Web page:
The United States is not a theocracy. Priests are not elected to govern. So what does it mean when a politician goes straight to “God” for help with the social problems he or she is tasked with addressing?

Governor Rick Perry (R-Tex.) displayed what was perhaps one of the most outward expressions of such divine appeal two summers ago, when he held a monumental prayer rally on August 6, 2011: The Response. His response further generated a number of other prayer rallies through the end of last year, “to call on Jesus on behalf of America, that He might hear our cry and that we would see a revolution of righteousness in this country.”

It appears the citizens of this country will witness a similar sort of confluence of socio-political policy and that of a particular faith next month: WND’s Joseph Farah’s call for a National Day of Prayer and Repentance on September 11th in an effort to “save America” in the “battle” against various sociocultural and political issues (e.g., abortion, gay marriage, gun control, foreign policy, and the diminished role of “God” in the public sphere, among others).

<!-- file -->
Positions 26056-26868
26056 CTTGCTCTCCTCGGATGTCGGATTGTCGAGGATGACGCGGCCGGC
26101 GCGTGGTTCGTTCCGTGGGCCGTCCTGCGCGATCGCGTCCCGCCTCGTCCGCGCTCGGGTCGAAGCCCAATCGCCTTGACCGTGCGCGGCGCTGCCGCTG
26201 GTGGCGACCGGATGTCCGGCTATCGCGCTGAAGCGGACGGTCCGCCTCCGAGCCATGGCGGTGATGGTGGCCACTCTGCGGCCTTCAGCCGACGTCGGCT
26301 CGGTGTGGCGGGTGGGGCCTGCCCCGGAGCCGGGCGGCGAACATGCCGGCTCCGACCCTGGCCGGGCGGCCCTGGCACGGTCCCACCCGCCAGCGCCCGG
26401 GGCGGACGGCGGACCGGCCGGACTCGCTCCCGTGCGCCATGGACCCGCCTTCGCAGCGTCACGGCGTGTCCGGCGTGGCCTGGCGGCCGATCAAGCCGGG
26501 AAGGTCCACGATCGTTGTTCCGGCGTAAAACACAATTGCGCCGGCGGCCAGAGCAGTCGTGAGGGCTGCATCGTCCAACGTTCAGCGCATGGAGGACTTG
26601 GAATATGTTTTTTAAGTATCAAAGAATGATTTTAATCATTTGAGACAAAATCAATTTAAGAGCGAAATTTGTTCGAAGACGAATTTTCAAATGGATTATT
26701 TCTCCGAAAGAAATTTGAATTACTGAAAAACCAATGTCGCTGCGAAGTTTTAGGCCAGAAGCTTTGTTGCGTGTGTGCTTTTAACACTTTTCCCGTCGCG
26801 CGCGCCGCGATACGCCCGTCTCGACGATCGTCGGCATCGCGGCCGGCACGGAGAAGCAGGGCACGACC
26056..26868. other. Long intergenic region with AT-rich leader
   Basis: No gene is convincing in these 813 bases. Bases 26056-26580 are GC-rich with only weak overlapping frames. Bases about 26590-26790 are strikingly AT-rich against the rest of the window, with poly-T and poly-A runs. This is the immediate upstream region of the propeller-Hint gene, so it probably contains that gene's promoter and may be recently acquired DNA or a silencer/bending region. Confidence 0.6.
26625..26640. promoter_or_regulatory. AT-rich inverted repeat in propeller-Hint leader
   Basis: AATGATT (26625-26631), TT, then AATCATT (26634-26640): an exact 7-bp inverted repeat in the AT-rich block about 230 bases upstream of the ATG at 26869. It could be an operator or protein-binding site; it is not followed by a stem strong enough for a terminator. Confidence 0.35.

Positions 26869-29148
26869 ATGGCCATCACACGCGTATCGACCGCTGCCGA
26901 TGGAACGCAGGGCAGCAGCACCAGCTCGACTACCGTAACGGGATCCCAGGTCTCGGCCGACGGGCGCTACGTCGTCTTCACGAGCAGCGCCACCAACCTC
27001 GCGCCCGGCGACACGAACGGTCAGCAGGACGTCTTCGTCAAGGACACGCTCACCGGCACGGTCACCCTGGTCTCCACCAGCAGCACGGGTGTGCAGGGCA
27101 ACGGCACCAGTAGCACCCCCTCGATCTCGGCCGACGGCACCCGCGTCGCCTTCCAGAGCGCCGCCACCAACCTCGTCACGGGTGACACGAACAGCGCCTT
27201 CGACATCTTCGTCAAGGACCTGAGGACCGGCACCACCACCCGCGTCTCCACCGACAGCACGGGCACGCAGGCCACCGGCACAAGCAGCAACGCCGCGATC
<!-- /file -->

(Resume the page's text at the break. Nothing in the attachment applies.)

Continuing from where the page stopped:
Though Joseph Farah is not a public official, the shared leadership and support he has been given by individuals such as Congresswoman Michele Bachmann (R-Minn.), who many recall stating in 2011 that the major east-coast earthquake, and Hurricane Irene’s subsequent wrath along the same coastal area, were both warnings from “God,” calls into question the adequacy with which those supporting individuals approach their public offices. According to Bachmann, this September 11th will be a day of reflection “on the things we, as Americans, have done to cause God such disappointment that he would choose to punish our country twice [2001 and 2012] on the same date.” “Is there anything better that we can do on that day rather than to humble ourselves and pray to an almighty God?” she asks. View the soon-to-retire Minnesota Congresswoman’s official endorsement of the event in April’s Congressional Record here.